Family and friends are urgently collecting donations to bring Fowsia Musse back to the U.S. for emergency medical treatment following serious medical complications.

On Tuesday, Musse was shot in the stomach and hip at an airport in Ethiopia while visiting family. She also suffered a broken leg.

Her younger sister, Juweria Subcis, a member of the Somali regional state parliament, died at the scene and Musse’s 14-year-old son was also injured.

Musse, the executive director for Maine Community Integration in Lewiston, has since received multiple surgeries for her injuries and was moved to a larger hospital in Ethiopia’s capital, Addis Ababa.

Fowsia Musse stands in her Maine Community Integration office on Lisbon Street in Lewiston in 2021. Musse and her son were shot Tuesday by a law enforcement officer during an altercation at an airport in Ethiopia. Her sister, Juweria Subcis, died at the scene. Russ Dillingham/Sun Journal file photo

However, administrators at Maine Community Integration learned Friday morning that there have been complications with Musse’s leg surgery and doctors are recommending amputation. The doctors have stabilized her leg to the best of their ability, but are only able to do so for 48 hours, they said. At that point, action will need to be taken.

Musse’s daughter, Shadia Abdulahi, has set up a GoFundMe to raise money to help cover medical bills and travel expenses for her family. As of 5 p.m. Friday, the fund had collected more than $55,000 from 380 donors in less than two days.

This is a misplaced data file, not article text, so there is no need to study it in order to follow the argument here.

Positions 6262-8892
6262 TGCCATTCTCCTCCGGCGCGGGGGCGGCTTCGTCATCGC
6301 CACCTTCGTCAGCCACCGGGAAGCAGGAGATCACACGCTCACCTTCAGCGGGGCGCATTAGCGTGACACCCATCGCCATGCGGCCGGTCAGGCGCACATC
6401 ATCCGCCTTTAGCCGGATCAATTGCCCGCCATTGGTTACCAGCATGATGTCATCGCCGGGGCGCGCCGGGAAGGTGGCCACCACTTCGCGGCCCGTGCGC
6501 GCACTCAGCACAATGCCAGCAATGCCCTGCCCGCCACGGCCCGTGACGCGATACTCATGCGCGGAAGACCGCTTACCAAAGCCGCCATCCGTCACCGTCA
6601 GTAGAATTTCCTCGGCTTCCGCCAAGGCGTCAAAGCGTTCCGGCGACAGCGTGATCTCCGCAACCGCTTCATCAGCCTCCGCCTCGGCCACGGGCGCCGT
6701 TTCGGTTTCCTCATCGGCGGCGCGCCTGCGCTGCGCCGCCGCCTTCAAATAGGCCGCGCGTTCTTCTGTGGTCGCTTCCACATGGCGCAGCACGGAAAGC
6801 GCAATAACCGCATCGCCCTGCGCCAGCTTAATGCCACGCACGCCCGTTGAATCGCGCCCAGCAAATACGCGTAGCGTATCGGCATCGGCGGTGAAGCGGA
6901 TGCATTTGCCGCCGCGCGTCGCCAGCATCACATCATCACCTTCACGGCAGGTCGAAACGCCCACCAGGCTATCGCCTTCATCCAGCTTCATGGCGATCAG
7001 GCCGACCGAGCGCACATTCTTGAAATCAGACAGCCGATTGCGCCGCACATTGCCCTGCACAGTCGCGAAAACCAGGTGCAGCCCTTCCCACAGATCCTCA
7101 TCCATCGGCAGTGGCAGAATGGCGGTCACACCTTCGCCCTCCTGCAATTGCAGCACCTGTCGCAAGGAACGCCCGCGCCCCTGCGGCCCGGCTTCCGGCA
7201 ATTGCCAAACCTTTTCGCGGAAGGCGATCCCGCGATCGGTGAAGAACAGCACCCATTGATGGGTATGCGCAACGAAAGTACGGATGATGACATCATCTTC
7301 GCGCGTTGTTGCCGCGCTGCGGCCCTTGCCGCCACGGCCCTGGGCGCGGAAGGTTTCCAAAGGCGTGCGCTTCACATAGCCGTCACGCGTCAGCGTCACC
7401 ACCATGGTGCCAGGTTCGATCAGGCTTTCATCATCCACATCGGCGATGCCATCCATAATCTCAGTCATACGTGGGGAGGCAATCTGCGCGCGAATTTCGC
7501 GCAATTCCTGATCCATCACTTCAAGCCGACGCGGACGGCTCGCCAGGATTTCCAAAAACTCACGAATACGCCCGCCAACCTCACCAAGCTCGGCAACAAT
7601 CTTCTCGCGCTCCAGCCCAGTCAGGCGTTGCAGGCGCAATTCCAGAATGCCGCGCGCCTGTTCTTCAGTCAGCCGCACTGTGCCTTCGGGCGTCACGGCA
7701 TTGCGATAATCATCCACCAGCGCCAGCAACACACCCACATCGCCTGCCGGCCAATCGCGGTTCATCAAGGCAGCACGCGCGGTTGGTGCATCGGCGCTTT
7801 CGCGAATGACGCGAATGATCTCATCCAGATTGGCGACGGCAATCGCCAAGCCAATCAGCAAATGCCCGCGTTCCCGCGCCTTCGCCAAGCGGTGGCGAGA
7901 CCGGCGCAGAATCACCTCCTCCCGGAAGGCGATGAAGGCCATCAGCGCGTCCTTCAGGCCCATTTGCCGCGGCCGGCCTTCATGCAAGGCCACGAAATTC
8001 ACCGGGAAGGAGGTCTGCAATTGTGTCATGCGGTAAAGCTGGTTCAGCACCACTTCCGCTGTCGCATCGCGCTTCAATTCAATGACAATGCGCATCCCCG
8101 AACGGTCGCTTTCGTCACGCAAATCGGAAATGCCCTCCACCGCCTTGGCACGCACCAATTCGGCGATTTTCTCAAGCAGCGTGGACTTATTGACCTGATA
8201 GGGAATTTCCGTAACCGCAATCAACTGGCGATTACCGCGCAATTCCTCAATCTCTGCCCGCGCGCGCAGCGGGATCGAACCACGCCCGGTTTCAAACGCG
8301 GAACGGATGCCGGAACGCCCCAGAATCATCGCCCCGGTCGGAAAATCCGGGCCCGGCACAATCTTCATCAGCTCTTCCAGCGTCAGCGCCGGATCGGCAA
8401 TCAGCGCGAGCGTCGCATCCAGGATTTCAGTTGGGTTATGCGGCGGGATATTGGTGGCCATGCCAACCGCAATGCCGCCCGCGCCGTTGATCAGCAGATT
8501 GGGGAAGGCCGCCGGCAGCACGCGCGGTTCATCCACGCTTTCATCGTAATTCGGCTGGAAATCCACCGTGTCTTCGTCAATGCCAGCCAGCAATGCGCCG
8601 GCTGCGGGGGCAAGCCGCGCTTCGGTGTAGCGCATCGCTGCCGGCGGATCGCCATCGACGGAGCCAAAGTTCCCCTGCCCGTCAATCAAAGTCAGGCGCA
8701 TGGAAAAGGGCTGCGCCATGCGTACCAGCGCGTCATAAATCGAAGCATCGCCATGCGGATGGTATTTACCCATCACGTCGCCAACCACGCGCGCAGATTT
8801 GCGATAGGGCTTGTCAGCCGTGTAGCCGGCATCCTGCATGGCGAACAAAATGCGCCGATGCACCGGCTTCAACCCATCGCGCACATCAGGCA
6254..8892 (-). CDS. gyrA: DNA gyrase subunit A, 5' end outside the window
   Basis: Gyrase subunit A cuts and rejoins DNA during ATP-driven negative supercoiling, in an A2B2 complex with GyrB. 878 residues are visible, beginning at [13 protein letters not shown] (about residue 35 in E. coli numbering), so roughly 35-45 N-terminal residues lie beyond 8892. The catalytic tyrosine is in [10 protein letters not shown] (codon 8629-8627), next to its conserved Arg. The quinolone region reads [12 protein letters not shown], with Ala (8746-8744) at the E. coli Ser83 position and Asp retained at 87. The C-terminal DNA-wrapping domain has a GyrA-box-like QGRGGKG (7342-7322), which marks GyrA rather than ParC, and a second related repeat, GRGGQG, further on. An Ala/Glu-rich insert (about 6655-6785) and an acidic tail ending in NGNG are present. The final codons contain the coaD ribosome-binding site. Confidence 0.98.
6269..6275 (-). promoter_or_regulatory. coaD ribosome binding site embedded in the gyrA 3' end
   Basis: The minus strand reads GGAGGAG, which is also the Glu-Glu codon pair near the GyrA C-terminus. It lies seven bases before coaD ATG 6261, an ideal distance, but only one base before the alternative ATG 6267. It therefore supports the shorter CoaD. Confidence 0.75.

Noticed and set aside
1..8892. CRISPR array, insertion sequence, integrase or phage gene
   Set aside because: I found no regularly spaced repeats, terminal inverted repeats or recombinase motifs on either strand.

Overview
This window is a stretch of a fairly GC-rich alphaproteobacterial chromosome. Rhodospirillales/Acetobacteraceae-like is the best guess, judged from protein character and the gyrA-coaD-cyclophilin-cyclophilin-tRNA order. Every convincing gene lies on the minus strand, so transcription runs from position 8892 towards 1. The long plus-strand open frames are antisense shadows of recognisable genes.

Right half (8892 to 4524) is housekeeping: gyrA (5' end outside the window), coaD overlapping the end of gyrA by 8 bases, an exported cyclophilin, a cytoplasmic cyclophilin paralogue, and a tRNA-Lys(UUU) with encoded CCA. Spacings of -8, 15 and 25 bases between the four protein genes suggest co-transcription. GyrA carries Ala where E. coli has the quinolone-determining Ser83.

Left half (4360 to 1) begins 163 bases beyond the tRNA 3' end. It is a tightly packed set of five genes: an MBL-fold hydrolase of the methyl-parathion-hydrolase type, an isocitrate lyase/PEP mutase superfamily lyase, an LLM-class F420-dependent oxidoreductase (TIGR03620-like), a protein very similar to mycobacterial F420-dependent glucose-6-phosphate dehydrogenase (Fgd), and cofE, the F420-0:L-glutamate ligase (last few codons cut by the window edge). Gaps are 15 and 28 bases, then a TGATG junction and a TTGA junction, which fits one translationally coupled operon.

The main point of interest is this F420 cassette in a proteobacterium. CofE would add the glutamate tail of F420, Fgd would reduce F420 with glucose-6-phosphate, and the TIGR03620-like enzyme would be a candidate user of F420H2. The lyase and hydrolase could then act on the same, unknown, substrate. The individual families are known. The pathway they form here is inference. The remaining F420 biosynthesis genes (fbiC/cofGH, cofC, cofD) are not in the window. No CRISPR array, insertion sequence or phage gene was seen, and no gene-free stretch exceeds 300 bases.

But staff at Maine Community Integration say they will need far more money to hire an air ambulance to bring Musse back to New England to receive the best medical care possible. One service listed on the U.S. Ethiopia Embassy website told staff at Maine Community Integration they could provide the transport for about $200,000. Others were even more expensive.

With more advanced medical care in New England, they hope doctors may be able to save Musse’s leg from amputation.

“We just don’t want to start anything from there and do what the doctors there are suggesting,” said Abdi Abdallah, the assistant director of Maine Community Integration. “We have seen, they will say, ‘they have to be amputated, they have to do this,’ and when they end up at places in Western countries, they are safe. They can save the leg.”

“She’s a fighter,” she added.

The transport would not only bring Musse back to the U.S., but also her son and 8-year-old daughter, who was not injured.

In a prepared statement, Abdallah and Development Director of Maine Community Integration Elizabeth Haffey wrote, “A true survivor, she has channeled her experiences of profound childhood trauma into unwavering empathy and activism and committed her life to uplift Lewiston-Auburn’s women and girls. Working with Lewiston immigrant moms and their daughters, she promotes civic engagement, girls’ STEM education, and nature connection. She has helped thousands through her current role with MCI and her previous roles as a domestic violence and sexual assault advocate, cultural broker, community health outreach worker, and lead educator.”

Other community leaders have also shared words of support for Musse, with many urging people to donate to her care.

“I am lost for words but what I will say is that Fowsia gave more of herself to this community than anyone I have ever met,” Mana Abdi, who is running unopposed to become Maine’s first Somali-American legislator, wrote on Facebook Thursday. “Please donate and let’s bring her home.”

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